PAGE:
It is fall; so like many you are probably going to apply lime – but do you know why?
The function of limestone is to reduce the acidity of the soil and change the pH (potential Hydrogen). Liming provides three potential benefits important to growing healthy turf; improves soil chemistry, encourages beneficial soil biology, and improves soil structure.
Improve Soil Chemistry. Soils range from 0 being very acidic to 14 being very alkaline with a pH value of 7.0 as neutral. Because of how pH is measured what appears to be a small change can mean a lot: a pH of 6 is 10 times more acid than a pH of 7.0, 5.0 is 100 times more acidic than pH of 7.0; while a pH of 4.0 is 1,000 more acidic than that of pH of 7.0. Studies show potential crop yields are reduced dramatically with soil pH <5.0. Bringing pH into optimal range can increase yield by 10-40%. Turf grass grows best in soil with a pH of 6.5 – 6.8. Soils in this range encourage root growth and make more nutrients available to the grass.
Encourage Biology. Microbial activity is affected by pH. Soils that are more acidic tend to be fungal dominant. Soils that are in the 6.5 – 6.8 pH range tend to be more balanced between fungal and bacterial activity. Encouraging this microbial activity contributes to the availability of nitrogen, sulfur and phosphorous in the soil.
Earthworms are also affected by the pH. They need the pH to be near neutral for their sticky mucous or slime. The slime has several purposes, including allowing the earthworm to breathe through its skin. The slime also acts as a lubricant; facilitating their burrowing. The slime also helps to form soil aggregates.
Improve Soil Structure. The formation of soil aggregates helps to improve the soil’s structure. The addition of calcium through the liming process also helps improve soil structure. Calcium and magnesium stabilize soil aggregates via the formation of organic matter – clay bridges. Aggregate stability increases soil porosity and tilth. Soil must be able to breathe to grow grass.
How much and What Kind of Lime to Apply? Often, not nearly enough lime is put down to either help or hurt the soil chemistry. It is critical to soil test with a reputable laboratory for pH, buffer pH, Calcium and Magnesium to determine how much and what kind of lime to use – dolomitic vs. calcitic.
Buffer pH provides an indication of the soil’s potential acidity, resistance to change and how much lime will be necessary to cause a change in the soil’s pH. Sandy soils tend to have a high Buffer pH while rich organic soils have a lower Buffer pH. The difference can be dramatic with respect to the amount of product required even in soil with the same pH reading. Using conventional lime, soil with a pH of 6.2 and buffer pH of 6.8 would require roughly 46 lbs/1000SF, where as soils with a pH of 6.2 and buffer pH of 6.4 would require 138 lbs/1000SF.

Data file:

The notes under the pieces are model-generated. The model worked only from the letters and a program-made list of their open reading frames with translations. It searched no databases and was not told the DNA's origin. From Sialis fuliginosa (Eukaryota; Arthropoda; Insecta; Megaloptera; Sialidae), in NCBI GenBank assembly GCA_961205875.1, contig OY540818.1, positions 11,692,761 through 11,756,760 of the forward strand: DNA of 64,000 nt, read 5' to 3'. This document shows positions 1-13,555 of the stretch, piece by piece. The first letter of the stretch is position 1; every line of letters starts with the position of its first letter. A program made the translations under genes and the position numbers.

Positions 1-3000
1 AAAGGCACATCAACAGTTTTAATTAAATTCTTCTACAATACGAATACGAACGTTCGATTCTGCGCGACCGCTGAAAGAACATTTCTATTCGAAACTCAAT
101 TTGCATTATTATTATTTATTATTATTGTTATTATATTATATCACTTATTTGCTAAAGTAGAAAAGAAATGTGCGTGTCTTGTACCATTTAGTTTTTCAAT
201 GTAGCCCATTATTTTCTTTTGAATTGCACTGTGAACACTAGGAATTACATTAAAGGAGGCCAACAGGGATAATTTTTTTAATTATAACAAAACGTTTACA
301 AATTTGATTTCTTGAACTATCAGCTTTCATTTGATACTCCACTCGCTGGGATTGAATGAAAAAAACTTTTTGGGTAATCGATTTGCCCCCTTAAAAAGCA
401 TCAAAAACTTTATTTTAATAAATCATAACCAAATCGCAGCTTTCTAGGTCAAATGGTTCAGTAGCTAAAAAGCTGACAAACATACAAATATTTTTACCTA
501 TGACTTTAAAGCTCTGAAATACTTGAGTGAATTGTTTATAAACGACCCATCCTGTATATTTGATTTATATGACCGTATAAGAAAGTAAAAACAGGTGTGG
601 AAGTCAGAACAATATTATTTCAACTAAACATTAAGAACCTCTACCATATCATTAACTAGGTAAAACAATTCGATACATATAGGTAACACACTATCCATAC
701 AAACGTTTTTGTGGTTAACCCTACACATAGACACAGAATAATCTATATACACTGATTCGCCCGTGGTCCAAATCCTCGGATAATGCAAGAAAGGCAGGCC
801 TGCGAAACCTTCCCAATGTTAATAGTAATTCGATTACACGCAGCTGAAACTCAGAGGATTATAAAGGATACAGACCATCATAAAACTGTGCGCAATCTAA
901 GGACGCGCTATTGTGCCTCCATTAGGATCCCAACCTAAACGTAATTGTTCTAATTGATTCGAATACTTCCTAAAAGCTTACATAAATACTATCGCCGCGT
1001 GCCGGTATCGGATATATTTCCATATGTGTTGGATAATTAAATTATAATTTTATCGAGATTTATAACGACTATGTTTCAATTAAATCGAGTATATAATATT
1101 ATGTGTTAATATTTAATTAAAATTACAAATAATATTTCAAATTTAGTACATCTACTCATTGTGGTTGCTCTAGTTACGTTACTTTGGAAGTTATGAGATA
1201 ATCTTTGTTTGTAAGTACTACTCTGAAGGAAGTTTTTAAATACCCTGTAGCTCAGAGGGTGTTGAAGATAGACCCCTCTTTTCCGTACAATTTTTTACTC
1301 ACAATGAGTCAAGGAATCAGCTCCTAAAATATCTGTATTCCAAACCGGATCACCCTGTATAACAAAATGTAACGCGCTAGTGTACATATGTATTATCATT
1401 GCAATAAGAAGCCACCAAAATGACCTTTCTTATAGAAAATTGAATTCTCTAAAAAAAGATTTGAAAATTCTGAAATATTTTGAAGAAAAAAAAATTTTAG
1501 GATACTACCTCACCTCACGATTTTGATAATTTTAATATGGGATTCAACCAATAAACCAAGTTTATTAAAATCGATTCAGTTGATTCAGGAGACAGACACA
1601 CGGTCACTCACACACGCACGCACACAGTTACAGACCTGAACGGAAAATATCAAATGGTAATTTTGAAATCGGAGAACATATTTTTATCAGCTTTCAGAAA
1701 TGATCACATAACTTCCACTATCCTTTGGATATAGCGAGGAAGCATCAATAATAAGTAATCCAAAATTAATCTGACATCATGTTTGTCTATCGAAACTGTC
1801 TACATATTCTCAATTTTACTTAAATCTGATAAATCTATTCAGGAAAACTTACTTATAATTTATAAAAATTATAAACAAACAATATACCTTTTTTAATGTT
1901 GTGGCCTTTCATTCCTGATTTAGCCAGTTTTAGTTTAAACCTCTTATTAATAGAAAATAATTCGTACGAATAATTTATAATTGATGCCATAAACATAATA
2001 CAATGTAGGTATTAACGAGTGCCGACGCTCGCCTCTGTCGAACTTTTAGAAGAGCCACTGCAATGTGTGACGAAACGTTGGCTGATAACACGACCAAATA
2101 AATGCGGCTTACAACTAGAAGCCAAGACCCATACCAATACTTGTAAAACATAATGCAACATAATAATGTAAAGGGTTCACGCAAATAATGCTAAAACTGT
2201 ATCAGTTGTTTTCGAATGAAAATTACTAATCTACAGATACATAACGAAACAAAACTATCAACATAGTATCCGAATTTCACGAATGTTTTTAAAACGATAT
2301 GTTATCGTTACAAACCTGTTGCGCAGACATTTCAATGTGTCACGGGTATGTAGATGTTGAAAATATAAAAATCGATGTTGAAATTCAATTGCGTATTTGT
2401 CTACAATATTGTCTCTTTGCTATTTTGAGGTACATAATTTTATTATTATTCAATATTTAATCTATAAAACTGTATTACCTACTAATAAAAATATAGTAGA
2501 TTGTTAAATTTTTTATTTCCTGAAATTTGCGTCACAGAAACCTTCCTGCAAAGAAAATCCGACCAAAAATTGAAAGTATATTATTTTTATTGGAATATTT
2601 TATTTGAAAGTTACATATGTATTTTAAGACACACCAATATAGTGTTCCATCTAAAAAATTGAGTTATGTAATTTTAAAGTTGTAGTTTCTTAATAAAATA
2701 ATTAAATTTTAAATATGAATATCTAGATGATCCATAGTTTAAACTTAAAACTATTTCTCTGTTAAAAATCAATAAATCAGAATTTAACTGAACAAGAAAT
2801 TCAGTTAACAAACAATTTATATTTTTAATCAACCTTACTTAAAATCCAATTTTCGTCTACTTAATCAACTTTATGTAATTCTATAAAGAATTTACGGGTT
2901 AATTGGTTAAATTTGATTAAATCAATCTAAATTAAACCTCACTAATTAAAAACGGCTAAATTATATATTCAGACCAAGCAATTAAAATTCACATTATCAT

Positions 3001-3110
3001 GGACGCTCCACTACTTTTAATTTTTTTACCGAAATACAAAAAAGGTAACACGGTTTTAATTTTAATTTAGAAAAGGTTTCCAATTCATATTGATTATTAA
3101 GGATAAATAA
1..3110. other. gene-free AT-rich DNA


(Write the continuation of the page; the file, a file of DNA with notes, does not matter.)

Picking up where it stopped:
The decision on which lime to use, calcitic or dolomitic, should be based on the Calcium to Magnesium ratio found on the soil test (ideal Ca:Mg range is 7:1 – 15:1). Dolomitic lime contains both calcium and magnesium while calcitic lime contains primarily calcium. Unless your soil needs additional magnesium, dolomite should not be used. Calcium is the most important nutrient and plays a major role in strengthening the plants physical structure, increases nutrient uptake, protects the plant from disease and improves soil structure. Without realizing it you may be raising the pH while creating an imbalance in the Calcium to Magnesium ratio which can create other problems (i.e., soils that are not in balance tend to be more prone to compaction and exhibit greater weed pressure than those that are in balance).
Due to the high labor costs associated with putting down large amounts of conventional lime products we recommend a line of high efficiency lime products ( HiCal Lime and Gypsum humates and CAL/MAG Turf Pro data sheets). Typically these products require only 1/5th the amount of their conventional counterparts. While the product costs are higher it is more than offset by lower associated labor costs for the application.
When to Apply? Lime can be applied anytime during the season and up until the ground freezes in late fall. Because it can take up to 6 months for lime to affect soil chemistry the sooner in the season it’s applied the better. It is often applied in the fall to set up for the spring growing season. Depending on the pH/Buffer pH spring and fall applications may be required over subsequent years.
A final word of caution when adjusting soil pH . . . be sensitive to other plants sharing the same space and their soil chemistry requirements (i.e. Oak Trees, Pine Trees, like a lower pH) . . . so don’t sacrifice the gorgeous old oak tree in an effort to grow grass under it.
Please contact PJC & Company at 978-432-1019 or firstname.lastname@example.org for more information on our lime products or if you have any questions on what liming product to use.